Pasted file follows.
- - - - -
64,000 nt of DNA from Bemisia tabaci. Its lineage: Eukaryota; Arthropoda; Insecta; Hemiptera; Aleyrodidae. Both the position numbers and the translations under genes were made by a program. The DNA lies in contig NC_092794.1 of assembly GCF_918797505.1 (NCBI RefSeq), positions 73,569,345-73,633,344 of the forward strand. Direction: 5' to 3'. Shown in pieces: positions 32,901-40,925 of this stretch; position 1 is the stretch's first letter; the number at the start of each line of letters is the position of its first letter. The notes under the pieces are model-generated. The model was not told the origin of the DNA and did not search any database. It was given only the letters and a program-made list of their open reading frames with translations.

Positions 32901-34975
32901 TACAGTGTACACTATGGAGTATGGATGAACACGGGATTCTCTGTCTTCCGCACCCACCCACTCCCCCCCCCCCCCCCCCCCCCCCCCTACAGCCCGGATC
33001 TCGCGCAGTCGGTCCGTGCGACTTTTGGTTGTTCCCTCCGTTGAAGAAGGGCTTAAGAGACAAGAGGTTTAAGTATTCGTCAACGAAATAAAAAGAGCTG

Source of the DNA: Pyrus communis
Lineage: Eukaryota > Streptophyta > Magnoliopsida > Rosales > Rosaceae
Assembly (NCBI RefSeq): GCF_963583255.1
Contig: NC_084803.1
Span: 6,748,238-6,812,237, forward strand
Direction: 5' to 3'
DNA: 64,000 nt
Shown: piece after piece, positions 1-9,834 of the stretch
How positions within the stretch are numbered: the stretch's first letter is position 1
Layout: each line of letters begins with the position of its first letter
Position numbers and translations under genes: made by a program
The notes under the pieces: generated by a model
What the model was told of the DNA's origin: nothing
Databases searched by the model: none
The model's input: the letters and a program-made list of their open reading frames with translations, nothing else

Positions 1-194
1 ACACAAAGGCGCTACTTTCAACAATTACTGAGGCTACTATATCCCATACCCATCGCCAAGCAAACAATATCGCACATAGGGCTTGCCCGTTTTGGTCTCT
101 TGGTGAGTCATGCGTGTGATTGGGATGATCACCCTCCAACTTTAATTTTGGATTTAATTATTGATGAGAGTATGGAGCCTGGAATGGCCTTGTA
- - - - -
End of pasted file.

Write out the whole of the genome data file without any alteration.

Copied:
64,000 nt of DNA from Bemisia tabaci. Its lineage: Eukaryota; Arthropoda; Insecta; Hemiptera; Aleyrodidae. Both the position numbers and the translations under genes were made by a program. The DNA lies in contig NC_092794.1 of assembly GCF_918797505.1 (NCBI RefSeq), positions 73,569,345-73,633,344 of the forward strand. Direction: 5' to 3'. Shown in pieces: positions 32,901-40,925 of this stretch; position 1 is the stretch's first letter; the number at the start of each line of letters is the position of its first letter. The notes under the pieces are model-generated. The model was not told the origin of the DNA and did not search any database. It was given only the letters and a program-made list of their open reading frames with translations.

Positions 32901-34975
32901 TACAGTGTACACTATGGAGTATGGATGAACACGGGATTCTCTGTCTTCCGCACCCACCCACTCCCCCCCCCCCCCCCCCCCCCCCCCTACAGCCCGGATC
33001 TCGCGCAGTCGGTCCGTGCGACTTTTGGTTGTTCCCTCCGTTGAAGAAGGGCTTAAGAGACAAGAGGTTTAAGTATTCGTCAACGAAATAAAAAGAGCTG

Source of the DNA: Pyrus communis
Lineage: Eukaryota > Streptophyta > Magnoliopsida > Rosales > Rosaceae
Assembly (NCBI RefSeq): GCF_963583255.1
Contig: NC_084803.1
Span: 6,748,238-6,812,237, forward strand
Direction: 5' to 3'
DNA: 64,000 nt
Shown: piece after piece, positions 1-9,834 of the stretch
How positions within the stretch are numbered: the stretch's first letter is position 1
Layout: each line of letters begins with the position of its first letter
Position numbers and translations under genes: made by a program
The notes under the pieces: generated by a model
What the model was told of the DNA's origin: nothing
Databases searched by the model: none
The model's input: the letters and a program-made list of their open reading frames with translations, nothing else

Positions 1-194
1 ACACAAAGGCGCTACTTTCAACAATTACTGAGGCTACTATATCCCATACCCATCGCCAAGCAAACAATATCGCACATAGGGCTTGCCCGTTTTGGTCTCT
101 TGGTGAGTCATGCGTGTGATTGGGATGATCACCCTCCAACTTTAATTTTGGATTTAATTATTGATGAGAGTATGGAGCCTGGAATGGCCTTGTA